No one is asking you to teach bushcraft or lead a multi-day camping trip during the average day at school (and if they are it’s hopefully within a speciality programme and you signed up for it/were prepared to do so). Outdoor learning can be as simple as doing the exact same lesson you had planned for your indoor classroom, outside at a group of picnic benches. It can develop, grow and take on outdoor survival skills and so on as part of your school’s overall curriculum, but it also in the everyday, small acts.
If not being an avid mountain climber or naturalist is what’s holding you back from taking pupils outside, let that go now! Everyone is welcome outside and you do not need to know the name of every tree or be able to tie a bowline knot to thrive outdoors.
You need Forest School qualifications to lead Outdoor Learning
This one is a huge bugbear of ours at SOuL. There is a widespread belief that staff need a qualification to take children outside at school. This is simply not true. Many schools rely solely on one Forest School trained staff member to lead their outdoor learning sessions. This is restrictive for lots of reasons, and is (and will be) a whole blog post in itself. The message though is that while Forest School activities and training are a nice supplementary offering, there is no substitute for regular, day to day time spent learning outside. Forest school does not equal outdoor learning. All teachers are capable of taking learning outside, in many creative ways.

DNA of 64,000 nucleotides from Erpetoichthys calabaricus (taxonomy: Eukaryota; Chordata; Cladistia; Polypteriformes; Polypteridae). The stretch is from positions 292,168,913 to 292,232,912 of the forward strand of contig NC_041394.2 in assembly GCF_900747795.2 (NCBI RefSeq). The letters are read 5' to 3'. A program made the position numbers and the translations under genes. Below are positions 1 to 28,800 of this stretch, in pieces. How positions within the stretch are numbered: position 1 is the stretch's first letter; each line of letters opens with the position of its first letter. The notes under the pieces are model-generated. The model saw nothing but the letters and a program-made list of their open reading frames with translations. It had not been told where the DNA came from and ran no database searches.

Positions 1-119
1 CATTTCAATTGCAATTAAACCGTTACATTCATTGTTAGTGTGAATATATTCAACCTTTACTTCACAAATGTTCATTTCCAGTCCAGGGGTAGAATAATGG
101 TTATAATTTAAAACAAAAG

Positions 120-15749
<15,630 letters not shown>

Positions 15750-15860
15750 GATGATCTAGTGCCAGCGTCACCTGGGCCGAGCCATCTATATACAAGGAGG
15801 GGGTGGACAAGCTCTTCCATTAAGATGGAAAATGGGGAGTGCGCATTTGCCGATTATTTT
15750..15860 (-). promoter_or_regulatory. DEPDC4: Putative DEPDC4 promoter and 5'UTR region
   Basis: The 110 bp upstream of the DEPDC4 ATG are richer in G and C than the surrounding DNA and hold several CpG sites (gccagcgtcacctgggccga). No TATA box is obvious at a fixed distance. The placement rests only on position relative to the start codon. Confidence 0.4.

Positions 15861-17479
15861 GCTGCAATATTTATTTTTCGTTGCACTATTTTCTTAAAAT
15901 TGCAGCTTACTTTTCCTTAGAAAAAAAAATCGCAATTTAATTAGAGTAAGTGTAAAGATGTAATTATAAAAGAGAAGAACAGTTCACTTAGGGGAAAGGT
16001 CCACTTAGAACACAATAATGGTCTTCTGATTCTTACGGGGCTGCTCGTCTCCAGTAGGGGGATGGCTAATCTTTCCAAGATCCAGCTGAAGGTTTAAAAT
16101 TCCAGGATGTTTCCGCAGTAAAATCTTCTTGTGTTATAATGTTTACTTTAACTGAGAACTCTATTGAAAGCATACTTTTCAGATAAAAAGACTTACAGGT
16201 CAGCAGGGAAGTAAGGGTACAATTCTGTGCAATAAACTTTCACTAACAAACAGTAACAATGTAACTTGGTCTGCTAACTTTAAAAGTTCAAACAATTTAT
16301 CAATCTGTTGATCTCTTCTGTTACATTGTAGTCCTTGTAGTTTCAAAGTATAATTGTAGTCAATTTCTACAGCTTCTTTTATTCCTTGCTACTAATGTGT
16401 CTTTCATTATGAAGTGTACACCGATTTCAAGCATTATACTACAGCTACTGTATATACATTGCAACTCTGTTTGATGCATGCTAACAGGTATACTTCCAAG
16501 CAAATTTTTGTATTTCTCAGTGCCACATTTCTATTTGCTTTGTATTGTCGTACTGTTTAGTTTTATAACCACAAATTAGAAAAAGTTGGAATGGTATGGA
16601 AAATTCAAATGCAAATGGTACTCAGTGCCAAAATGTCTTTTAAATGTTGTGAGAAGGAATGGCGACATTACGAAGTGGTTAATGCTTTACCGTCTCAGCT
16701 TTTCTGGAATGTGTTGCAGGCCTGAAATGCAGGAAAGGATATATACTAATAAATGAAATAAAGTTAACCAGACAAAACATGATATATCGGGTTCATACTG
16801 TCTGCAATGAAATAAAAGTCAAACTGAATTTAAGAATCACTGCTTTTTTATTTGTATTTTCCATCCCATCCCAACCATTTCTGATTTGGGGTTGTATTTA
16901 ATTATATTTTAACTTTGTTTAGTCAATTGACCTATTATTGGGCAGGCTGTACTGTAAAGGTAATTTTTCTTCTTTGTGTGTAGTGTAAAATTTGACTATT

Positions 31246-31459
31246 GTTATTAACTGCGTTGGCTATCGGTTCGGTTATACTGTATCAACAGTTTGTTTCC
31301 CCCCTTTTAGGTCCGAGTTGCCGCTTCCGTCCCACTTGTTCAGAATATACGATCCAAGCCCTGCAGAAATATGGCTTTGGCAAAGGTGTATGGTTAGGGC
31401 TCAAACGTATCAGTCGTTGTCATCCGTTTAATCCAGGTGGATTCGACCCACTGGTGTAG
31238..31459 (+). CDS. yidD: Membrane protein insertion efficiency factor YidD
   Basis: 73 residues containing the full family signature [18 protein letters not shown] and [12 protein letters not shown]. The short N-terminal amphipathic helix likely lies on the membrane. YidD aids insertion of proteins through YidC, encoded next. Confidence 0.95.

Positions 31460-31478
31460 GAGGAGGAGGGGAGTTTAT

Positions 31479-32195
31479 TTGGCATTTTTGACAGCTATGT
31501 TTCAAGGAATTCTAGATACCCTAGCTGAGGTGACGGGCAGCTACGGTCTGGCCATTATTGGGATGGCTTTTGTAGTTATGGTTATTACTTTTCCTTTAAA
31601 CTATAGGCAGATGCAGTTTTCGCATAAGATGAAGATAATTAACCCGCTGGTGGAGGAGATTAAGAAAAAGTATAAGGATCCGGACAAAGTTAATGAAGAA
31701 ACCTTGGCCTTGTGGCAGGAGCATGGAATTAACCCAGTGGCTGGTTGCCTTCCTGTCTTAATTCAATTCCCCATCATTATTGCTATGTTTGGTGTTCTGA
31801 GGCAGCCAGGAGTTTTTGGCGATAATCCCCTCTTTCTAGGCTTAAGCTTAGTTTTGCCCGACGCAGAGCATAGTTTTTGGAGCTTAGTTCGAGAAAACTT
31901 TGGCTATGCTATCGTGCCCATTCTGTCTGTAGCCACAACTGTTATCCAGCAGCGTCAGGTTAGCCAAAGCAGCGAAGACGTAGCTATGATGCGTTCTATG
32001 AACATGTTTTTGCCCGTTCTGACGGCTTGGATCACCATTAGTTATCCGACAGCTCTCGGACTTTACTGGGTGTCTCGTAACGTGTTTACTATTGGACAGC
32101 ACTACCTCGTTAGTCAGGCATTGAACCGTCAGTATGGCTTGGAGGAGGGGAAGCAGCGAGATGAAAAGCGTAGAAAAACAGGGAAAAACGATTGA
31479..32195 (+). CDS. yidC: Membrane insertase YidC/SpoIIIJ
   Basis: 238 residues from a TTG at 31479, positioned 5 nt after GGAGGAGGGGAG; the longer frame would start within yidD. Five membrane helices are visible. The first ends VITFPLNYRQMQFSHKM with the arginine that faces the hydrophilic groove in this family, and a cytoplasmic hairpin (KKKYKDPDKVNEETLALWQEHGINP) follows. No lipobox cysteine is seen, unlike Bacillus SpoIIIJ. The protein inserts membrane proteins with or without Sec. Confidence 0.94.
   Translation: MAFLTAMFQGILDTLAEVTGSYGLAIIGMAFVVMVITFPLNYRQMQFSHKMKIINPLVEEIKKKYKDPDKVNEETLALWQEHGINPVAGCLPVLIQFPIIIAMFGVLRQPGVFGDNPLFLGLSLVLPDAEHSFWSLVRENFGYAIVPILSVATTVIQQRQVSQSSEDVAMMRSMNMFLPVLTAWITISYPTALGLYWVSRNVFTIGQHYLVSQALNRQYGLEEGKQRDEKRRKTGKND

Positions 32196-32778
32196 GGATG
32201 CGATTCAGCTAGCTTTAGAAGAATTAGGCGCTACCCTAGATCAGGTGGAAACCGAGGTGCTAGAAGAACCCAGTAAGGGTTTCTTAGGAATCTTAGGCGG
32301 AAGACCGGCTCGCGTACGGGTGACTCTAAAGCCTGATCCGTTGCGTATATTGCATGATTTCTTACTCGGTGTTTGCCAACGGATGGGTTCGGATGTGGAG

If you are someone who wants to take your pupils outside for a lesson or activity, yet it feels like you don’t have enough training, think again. You most certainly do! Take that geometry lesson to the playground with pavement chalk or head out to a wooded area of your property and build dens. No one is asking you to do something you aren’t comfortable with or don’t have knowledge of – but to embrace the outdoors in your learning and play at school.
Outdoor Learning costs a lot of money